State v. Garcia

Annotate this Case

505 P.2d 862 (1972)

84 N.M. 519

STATE of New Mexico, Plaintiff-Appellee, v. Andy GARCIA and Eutimio Rivera, Defendants-Appellants.

No. 935.

Court of Appeals of New Mexico.

October 13, 1972.

Rehearing Denied November 15, 1972.

Certiorari Denied December 11, 1972.

*863 Louis G. Stewart, Jr., Albuquerque, for appellant Garcia.

Mark B. Thompson III, Albuquerque, for appellant Rivera.

David L. Norvell, Atty. Gen., Winston Roberts-Hohl, Asst. Atty. Gen., Santa Fe, for plaintiff-appellee.


SUTIN, Judge.

Garcia and Rivera were convicted and sentenced for rape. § 40A-9-2(A), N.M.S.A. 1953 (2nd Repl.Vol. 6). They both appeal.

We affirm.

A. Garcia's Appeal

Garcia did not testify at his trial. He claims the trial court erred in giving the stock instruction on Garcia's failure to testify. Garcia objected because Rivera did testify in the joint trial and the instruction tended to cause prejudice in the minds of the jury. This is an "extraordinary and novel" objection, but it has no merit. State v. Graves, 21 N.M. 556, 157 P. 160 (1915). In effect, Garcia attempts to avoid an instruction which protects a constitutional right. Article II, § 15, New Mexico Constitution.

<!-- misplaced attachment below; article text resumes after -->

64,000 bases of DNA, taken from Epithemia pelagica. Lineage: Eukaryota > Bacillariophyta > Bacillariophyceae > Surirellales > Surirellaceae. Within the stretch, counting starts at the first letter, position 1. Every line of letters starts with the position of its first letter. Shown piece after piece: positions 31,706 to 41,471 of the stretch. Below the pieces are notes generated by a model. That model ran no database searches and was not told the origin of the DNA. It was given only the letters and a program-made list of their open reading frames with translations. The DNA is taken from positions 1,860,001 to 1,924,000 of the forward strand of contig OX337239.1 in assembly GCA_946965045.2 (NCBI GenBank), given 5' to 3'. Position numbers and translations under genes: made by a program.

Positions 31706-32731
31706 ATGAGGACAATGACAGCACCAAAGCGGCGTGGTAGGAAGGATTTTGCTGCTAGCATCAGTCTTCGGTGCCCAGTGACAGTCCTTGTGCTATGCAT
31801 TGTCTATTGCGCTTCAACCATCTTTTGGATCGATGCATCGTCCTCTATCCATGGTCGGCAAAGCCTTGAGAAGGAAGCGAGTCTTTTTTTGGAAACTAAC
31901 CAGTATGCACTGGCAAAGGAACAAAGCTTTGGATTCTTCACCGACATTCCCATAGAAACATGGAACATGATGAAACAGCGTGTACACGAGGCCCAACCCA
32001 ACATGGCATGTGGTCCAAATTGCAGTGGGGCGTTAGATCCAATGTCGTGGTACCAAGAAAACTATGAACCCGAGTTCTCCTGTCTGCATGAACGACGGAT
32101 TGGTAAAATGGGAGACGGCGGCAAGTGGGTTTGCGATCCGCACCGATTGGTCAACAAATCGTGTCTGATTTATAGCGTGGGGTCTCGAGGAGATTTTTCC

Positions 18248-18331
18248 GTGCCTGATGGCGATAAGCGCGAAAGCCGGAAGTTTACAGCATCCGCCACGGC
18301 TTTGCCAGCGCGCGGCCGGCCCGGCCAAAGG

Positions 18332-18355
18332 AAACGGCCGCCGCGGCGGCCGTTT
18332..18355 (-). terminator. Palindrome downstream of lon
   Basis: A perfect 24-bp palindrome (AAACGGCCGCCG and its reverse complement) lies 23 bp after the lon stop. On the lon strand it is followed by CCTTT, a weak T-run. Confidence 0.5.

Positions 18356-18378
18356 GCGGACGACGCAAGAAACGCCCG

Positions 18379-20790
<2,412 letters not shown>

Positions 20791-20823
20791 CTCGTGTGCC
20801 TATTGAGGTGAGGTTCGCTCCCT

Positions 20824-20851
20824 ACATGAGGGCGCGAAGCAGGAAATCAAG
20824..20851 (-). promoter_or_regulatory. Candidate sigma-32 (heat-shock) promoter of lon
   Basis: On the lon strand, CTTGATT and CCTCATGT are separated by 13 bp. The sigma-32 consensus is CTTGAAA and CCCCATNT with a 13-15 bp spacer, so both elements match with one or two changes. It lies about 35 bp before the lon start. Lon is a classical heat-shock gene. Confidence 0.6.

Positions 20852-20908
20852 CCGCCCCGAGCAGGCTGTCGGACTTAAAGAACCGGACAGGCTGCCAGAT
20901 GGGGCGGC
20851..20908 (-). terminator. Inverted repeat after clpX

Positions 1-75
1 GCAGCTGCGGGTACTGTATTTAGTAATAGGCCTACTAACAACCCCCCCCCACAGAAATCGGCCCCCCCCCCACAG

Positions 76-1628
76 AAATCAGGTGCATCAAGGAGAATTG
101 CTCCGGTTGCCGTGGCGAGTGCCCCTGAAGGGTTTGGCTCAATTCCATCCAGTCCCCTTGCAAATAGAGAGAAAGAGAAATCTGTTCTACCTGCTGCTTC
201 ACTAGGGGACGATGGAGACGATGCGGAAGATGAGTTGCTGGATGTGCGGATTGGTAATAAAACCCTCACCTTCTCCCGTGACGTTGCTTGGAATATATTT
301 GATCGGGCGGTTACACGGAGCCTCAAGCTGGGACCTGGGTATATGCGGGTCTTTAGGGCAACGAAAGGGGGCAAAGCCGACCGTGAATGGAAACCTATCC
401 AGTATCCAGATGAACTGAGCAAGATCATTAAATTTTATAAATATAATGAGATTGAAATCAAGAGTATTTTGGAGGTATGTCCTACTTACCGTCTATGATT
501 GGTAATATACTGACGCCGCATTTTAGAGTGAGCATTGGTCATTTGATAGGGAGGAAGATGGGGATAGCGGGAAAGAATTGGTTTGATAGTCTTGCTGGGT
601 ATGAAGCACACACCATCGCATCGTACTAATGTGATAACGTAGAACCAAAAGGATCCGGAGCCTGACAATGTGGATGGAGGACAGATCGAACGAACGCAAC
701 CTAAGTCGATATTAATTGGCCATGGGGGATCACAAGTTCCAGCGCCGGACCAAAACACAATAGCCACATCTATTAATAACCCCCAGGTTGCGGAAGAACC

The trial court also instructed the jury that Rivera was a competent witness in his own behalf, to which instruction Garcia objected.

It has been firmly established that an instruction on defendant's failure to testify is actually a benefit as a caution to the jury and is not erroneous, even though the defendant did not request it. Patterson v. State, 81 N.M. 210, 465 P.2d 93 (Ct.App. 1970); State v. Carmona, 84 N.M. 119, 500 P.2d 204 (Ct.App. 1972). This is true, even though the defendant objects. Harvey v. State, 187 So. 2d 59 (Fla. App. 1966), cert. den. 386 U.S. 923, 87 S. Ct. 894, 17 L. Ed. 2d 795.

Neither was the Rivera instruction erroneous. This is especially true in a joint trial where one defendant testifies and the *864 other does not. See Bruno v. United States, 308 U.S. 287, 60 S. Ct. 198, 84 L. Ed. 257 (1939), where the defendant requested the instruction on failure to testify and the failure to give the instruction was reversible error based upon an Act of Congress.

We believe both instructions were necessary to guarantee Garcia a fair trial. The trial court did not err.

B. Rivera's Appeal

Rivera claims, (1) the trial court erred in denying a motion for severance; and (2) the trial court erred in denying a motion for a new trial.

(1) Severance of Defendants

On September 29, 1971, Rivera, Garcia, and another defendant were indicted by a grand jury for the crime of rape. Thereafter, notice was given that the trial of Rivera and the other man would take place during the week of December 13, 1971. On October 26, 1971, notice was given that the trial of Garcia would take place during the week of January 10, 1971 [sic]. On December 16, 1971, the indictment against all three defendants came on for trial. A nolle prosequi was filed against the unnamed defendant.